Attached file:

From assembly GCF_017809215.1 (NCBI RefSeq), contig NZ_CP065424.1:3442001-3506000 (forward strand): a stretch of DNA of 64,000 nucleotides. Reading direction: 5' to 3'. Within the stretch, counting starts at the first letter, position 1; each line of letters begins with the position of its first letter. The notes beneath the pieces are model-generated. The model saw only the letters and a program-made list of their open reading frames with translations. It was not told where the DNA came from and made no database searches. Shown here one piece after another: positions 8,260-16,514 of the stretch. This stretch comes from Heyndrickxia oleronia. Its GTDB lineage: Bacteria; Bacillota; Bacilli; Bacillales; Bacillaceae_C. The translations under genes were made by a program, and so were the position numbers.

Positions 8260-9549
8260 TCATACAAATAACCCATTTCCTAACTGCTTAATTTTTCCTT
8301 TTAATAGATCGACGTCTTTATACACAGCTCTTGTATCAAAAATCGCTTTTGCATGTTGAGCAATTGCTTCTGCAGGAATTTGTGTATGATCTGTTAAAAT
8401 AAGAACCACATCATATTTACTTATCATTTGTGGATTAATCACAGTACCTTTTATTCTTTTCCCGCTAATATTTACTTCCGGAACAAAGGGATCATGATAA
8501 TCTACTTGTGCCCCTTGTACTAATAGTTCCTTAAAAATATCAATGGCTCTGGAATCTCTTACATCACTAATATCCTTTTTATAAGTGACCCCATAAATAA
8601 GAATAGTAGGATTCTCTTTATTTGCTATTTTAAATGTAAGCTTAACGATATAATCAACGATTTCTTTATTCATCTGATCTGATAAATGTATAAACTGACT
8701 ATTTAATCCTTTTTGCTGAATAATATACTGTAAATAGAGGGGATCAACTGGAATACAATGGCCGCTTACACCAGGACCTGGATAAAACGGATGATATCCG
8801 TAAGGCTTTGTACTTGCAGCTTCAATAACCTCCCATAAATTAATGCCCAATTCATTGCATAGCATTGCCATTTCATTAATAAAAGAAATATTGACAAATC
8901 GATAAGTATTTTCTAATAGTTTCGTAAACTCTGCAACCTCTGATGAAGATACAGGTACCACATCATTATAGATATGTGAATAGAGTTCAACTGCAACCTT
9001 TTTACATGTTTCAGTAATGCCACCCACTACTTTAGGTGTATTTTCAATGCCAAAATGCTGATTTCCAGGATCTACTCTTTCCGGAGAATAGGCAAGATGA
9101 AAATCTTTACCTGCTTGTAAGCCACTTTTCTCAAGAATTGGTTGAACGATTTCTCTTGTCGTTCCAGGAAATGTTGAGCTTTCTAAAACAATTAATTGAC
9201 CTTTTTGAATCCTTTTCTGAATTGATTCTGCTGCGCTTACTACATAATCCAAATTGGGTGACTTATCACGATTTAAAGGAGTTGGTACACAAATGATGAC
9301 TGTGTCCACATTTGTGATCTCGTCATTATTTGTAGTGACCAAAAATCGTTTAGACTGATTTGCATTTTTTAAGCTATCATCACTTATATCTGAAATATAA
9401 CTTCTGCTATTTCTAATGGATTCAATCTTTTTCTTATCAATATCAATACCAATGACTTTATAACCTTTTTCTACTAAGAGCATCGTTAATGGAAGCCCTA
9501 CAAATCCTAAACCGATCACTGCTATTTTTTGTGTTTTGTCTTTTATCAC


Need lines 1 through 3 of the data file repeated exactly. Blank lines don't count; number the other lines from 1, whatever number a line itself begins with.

From assembly GCF_017809215.1 (NCBI RefSeq), contig NZ_CP065424.1:3442001-3506000 (forward strand): a stretch of DNA of 64,000 nucleotides. Reading direction: 5' to 3'. Within the stretch, counting starts at the first letter, position 1; each line of letters begins with the position of its first letter. The notes beneath the pieces are model-generated. The model saw only the letters and a program-made list of their open reading frames with translations. It was not told where the DNA came from and made no database searches. Shown here one piece after another: positions 8,260-16,514 of the stretch. This stretch comes from Heyndrickxia oleronia. Its GTDB lineage: Bacteria; Bacillota; Bacilli; Bacillales; Bacillaceae_C. The translations under genes were made by a program, and so were the position numbers.

Positions 8260-9549
8260 TCATACAAATAACCCATTTCCTAACTGCTTAATTTTTCCTT